The next most likely contender for the Renamo leadership is current Secretary-General Manuel Bissopo who, despite being outmanoeuvred by Momade in May 2018, remains influential and popular within the party. Bissopo is a life-long member of Renamo and was considered close to Dhlakama. He draws much of his support from the provinces of Zambezia and Sofala and has served in Renamo’s parliamentary caucus ‒ as such he is much more connected with the group’s political and administrative wings. However, Bissopo is also currently weakened by his poor performance as Renamo’s mayoral candidate in Beira in the October 2018 municipal election. He headed the Renamo candidate list and was the most senior party member involved in the campaign, likely hoping that a municipal election win would strengthen his leadership challenge. However, the Mozambique Democratic Movement (MDM) retained control of the municipality with Renamo only coming in third. This has undermined his claims that he would be a good choice to lead the party in the coming general election.
The final leading candidate is Elias Dhlakama, the brother of the late Afonso. Elias Dhlakama’s strongest claim to the leadership is his relationship to his brother. However, he also has Renamo struggle credentials having fought in the group’s armed struggle and attaining the rank of general following the partial merging of Renamo’s fighting forces and the Mozambican army after the initial peace negotiations that ended the country’s civil war. He is the former head of Mozambique military’s reservists and recently resigned his commission to pursue the Renamo leadership in accordance with Mozambican laws separating military and civilian power.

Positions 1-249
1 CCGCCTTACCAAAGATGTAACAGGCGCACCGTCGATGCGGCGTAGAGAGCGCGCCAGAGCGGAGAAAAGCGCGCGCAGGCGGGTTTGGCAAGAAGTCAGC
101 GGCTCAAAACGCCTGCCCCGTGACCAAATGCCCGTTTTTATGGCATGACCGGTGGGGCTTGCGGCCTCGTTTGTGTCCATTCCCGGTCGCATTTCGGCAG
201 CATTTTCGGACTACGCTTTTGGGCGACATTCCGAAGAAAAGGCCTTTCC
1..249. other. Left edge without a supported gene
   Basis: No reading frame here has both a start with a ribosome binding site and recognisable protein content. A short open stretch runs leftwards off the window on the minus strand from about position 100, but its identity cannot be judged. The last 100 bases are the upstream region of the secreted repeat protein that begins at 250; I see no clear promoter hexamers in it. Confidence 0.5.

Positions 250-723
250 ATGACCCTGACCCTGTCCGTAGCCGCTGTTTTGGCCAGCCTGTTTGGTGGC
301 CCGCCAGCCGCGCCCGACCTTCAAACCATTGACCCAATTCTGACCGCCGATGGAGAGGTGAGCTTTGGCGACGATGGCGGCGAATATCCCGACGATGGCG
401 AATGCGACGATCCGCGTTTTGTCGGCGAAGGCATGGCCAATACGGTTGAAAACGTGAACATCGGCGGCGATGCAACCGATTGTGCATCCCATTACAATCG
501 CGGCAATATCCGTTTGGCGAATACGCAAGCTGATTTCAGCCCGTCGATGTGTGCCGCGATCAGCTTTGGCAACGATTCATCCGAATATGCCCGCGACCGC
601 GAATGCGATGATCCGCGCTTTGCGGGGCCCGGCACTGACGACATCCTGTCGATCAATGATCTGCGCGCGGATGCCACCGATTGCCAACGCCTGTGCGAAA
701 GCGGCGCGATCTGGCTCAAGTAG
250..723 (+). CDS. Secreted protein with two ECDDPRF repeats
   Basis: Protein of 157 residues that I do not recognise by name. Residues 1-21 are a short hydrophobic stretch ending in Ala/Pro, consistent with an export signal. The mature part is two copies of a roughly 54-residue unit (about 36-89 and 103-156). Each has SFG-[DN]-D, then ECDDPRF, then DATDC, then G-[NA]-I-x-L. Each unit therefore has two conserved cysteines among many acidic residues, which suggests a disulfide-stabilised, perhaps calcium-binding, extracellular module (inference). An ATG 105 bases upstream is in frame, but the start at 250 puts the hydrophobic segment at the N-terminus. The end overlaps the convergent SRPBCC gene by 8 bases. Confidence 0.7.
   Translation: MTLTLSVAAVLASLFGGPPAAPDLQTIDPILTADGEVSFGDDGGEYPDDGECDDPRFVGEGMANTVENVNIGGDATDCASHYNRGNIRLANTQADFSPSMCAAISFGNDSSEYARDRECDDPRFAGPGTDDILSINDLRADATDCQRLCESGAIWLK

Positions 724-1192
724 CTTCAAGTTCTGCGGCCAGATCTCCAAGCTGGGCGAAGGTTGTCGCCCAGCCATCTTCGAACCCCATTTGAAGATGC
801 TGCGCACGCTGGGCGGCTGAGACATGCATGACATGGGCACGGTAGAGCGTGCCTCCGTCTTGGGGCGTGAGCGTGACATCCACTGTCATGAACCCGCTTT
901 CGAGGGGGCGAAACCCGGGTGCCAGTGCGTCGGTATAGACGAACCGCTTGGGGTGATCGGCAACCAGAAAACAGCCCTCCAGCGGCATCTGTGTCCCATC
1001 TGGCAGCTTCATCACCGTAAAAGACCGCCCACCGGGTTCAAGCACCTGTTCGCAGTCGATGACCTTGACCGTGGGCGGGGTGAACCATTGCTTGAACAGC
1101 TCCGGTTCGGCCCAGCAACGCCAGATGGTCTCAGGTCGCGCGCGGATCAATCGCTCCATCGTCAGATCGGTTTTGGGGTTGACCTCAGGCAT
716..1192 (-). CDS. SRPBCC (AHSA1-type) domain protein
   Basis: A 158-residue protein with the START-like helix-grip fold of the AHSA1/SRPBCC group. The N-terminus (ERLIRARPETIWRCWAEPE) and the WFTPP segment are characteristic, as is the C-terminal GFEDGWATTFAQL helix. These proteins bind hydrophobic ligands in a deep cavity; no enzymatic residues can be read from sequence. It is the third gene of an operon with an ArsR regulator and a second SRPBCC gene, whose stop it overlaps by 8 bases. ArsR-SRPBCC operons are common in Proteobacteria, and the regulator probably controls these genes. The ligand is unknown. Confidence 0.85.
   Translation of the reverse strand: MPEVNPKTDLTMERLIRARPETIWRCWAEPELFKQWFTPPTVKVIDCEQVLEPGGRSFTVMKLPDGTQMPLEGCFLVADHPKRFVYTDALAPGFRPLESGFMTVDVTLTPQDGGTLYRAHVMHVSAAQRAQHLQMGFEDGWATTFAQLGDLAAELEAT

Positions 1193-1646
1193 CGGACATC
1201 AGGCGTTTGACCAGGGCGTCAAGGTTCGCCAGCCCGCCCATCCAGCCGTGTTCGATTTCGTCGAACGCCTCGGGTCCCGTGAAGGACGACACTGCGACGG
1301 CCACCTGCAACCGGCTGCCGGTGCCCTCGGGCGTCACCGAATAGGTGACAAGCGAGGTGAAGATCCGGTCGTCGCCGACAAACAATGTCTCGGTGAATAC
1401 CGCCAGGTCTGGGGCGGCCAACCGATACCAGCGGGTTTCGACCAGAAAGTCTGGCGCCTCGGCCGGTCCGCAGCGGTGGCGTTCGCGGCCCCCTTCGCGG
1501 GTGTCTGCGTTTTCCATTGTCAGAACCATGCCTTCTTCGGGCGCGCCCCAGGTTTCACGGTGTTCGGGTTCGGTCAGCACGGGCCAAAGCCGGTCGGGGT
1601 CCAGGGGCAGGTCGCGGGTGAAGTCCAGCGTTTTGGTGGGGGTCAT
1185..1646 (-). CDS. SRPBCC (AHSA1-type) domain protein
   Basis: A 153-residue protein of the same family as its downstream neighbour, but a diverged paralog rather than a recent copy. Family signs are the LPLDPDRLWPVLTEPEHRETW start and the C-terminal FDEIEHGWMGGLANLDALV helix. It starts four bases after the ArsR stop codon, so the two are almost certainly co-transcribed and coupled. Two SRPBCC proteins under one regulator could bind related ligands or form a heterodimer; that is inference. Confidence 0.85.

In terms of policy and vision for the party, there is little difference between the candidates. They are all campaigning on the premise that they are the best successor to Dhlakama and will best implement the late leader’s vision. However, delegates will also be thinking about which candidate will be most successful in uniting Renamo and leading the party into the October 2019 general election. The new candidate will also need to be able to emulate Dhlakama’s adept skill in taking advantage of internal Frelimo challenges. The ruling party is facing internal strife and external criticism for its management of the current economic crisis and this has made it uniquely vulnerable in the build-up to the election.